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Association of Proton Pump Inhibitors and Capecitabine Efficacy in Advanced Gastroesophageal Cancer Secondary Analysis of the TRIO-013/LOGiC Randomized Clinical Trial

Cited 31 time in Web of Science Cited 38 time in Scopus
Authors
Chu, Michael P.; Hecht, J. Randolph; Slamon, Dennis; Wainberg, Zev A.; Bang, Yung-Jue; Hoff, Paulo M.; Sobrero, Alberto; Qin, Shukui; Afenjar, Karen; Houe, Vincent; King, Karen; Koski, Sheryl; Mulder, Karen; Hiller, Julie Price; Scarfe, Andrew; Spratlin, Jennifer; Huang, Yingjie J.; Khan-Wasti, Saba; Chua, Neil; Sawyer, Michael B.
Issue Date
2017-06
Citation
JAMA oncology, Vol.3 No.6, pp.767-773
Abstract
IMPORTANCE Capecitabine is an oral cytotoxic chemotherapeutic commonly used across cancer subtypes. As with other oral medications though, it may suffer from drug interactions that could impair its absorption. OBJECTIVE To determine if gastric acid suppressants such as proton pump inhibitors (PPIs) may impair capecitabine efficacy. DESIGN, SETTING, AND PARTICIPANTS This secondary analysis of TRIO-013, a phase III randomized trial, compares capecitabine and oxaliplatin (CapeOx) with or without lapatinib in 545 patients with ERBB2/HER2-positivemetastatic gastroesophageal cancer (GEC); patients were randomized 1: 1 between CapeOx with or without lapatinib. Proton pump inhibitor use was identified by medication records. Progression-free survival (PFS) and overall survival (OS) were compared between patients treated with PPIs vs patients who were not. Specific subgroups were accounted for, such as younger age (< 60 years), Asian ethnicity, female sex, and disease stage (metastatic/advanced) in multivariate Cox proportional hazards modeling. The TRIO-013 trial accrued and randomized patients between June 2008 and January 2012; this analysis took place in January 2014. INTERVENTIONS Patients were divided based on PPI exposure. MAIN OUTCOMES AND MEASURES Primary study outcomewas PFS and OS between patients treated with PPIs vs patients who were not. Secondary outcomes included disease response rates and toxicities. RESULTS Of the 545 patients with GEC (median age, 60 years; 406 men [74%]) included in the study, 229 received PPIs (42.0%) and were evenly distributed between arms. In the placebo arm, PPI-treated patients had poorer median PFS, 4.2 vs 5.7 months (hazard ratio [HR], 1.55; 95% CI, 1.29-1.81, P < .001); OS, 9.2 vs 11.3 months (HR, 1.34; 95% CI, 1.06-1.62; P = .04); and disease control rate (83% vs 72%; P = .02) vs patients not treated with PPIs. In multivariate analysis considering age, race, disease stage, and sex, PPI-treated patients had poorer PFS (HR, 1.68; 95% CI, 1.42-1.94; P < .001) and OS (HR, 1.41; 95% CI, 1.11-1.71; P = .001). In patients treated with CapeOx and lapatinib, PPIs had less effect on PFS (HR, 1.08; P =.54) and OS (HR, 1.26; P = .10); however, multivariate analysis in this group demonstrated a significant difference in OS (HR, 1.38; 95% CI, 1.06-1.66; P = .03). CONCLUSIONS AND RELEVANCE Proton pump inhibitors negatively effected capecitabine efficacy by possibly raising gastric pH levels, leading to altered dissolution and absorption. These results are consistent with previous erlotinib and sunitinib studies. Whether PPIs affected lapatinib is unclear given concurrent capecitabine. Given capecitabine's prevalence in treatment breast cancer and colon cancer, further studies are under way.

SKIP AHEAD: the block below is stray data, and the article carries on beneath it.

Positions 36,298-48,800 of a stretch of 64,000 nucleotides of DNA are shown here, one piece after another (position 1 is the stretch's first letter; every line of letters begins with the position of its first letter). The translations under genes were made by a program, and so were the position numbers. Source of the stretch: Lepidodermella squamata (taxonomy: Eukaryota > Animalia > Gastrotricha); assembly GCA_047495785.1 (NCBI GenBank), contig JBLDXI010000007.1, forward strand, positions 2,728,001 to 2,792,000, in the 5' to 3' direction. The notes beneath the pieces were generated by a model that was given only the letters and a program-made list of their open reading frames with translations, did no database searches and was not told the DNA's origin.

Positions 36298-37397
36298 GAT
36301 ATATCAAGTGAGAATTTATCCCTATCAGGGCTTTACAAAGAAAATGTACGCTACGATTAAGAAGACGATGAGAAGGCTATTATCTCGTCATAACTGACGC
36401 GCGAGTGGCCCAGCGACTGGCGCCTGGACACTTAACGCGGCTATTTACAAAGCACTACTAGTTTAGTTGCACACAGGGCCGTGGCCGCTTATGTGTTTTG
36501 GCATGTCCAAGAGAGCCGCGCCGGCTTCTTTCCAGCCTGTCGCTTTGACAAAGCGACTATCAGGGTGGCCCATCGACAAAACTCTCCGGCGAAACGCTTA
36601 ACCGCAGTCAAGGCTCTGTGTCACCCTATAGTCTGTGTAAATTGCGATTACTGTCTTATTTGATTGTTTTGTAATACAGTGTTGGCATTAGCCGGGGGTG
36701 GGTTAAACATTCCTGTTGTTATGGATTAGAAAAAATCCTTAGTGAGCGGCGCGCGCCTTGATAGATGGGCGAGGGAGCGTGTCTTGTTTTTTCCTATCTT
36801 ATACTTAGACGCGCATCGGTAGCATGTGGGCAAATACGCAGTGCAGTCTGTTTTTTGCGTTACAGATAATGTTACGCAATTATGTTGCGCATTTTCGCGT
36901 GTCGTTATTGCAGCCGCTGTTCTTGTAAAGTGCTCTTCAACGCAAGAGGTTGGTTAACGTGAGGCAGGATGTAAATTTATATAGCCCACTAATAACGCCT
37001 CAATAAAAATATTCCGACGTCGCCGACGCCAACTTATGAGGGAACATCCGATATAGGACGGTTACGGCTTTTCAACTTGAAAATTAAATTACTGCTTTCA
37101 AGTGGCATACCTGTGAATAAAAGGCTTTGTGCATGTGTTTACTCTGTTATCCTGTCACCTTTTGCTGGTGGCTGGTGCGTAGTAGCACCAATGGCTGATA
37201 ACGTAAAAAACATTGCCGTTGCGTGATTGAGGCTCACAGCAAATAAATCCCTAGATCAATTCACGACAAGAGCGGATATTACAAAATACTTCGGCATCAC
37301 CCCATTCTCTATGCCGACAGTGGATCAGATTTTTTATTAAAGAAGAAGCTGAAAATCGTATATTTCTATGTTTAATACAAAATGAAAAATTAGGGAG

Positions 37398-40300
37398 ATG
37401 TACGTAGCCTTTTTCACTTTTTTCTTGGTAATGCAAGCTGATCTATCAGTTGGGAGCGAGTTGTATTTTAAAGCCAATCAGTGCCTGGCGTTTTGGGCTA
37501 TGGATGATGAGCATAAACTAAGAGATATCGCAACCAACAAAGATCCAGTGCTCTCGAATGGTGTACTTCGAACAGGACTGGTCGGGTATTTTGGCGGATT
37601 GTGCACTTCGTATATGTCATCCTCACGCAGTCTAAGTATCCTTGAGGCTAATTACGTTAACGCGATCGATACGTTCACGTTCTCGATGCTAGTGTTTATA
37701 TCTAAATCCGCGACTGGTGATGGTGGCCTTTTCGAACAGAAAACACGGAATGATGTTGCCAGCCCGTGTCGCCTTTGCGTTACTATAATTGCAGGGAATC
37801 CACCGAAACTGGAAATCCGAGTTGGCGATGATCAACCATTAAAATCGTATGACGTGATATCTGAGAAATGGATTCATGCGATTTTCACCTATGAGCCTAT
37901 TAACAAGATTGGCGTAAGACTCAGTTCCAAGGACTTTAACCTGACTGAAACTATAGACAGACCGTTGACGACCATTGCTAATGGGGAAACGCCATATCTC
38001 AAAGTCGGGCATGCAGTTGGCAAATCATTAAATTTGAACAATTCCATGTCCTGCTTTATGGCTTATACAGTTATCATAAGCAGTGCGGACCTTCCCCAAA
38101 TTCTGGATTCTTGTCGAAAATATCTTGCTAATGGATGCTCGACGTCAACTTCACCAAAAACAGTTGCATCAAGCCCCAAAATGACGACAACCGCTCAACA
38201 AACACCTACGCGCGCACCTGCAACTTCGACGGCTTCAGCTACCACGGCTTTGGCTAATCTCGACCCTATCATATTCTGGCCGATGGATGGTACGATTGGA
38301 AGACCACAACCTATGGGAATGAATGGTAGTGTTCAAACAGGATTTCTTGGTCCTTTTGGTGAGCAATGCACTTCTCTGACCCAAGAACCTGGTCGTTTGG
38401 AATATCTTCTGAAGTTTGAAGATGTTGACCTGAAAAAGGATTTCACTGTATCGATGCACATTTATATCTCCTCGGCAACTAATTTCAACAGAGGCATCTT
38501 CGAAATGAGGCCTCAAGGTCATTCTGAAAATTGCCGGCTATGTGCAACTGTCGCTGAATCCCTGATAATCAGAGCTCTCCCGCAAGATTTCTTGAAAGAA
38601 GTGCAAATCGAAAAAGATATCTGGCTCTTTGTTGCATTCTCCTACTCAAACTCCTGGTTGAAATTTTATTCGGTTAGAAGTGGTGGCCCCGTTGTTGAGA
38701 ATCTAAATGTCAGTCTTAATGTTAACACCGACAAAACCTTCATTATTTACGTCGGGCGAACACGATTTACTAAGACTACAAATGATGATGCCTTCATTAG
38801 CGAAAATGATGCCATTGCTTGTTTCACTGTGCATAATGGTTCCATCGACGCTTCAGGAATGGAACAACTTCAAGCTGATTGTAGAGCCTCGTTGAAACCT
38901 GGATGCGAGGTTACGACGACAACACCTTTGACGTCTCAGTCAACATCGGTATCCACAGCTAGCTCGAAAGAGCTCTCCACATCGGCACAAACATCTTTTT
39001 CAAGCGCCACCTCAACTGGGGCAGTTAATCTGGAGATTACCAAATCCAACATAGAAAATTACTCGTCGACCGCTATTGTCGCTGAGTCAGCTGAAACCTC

ISSN
2374-2437
URI
https://hdl.handle.net/10371/173141
DOI
https://doi.org/10.1001/jamaoncol.2016.3358
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College of Medicine/School of Medicine (의과대학/대학원)Internal Medicine (내과학전공)Journal Papers (저널논문_내과학전공)
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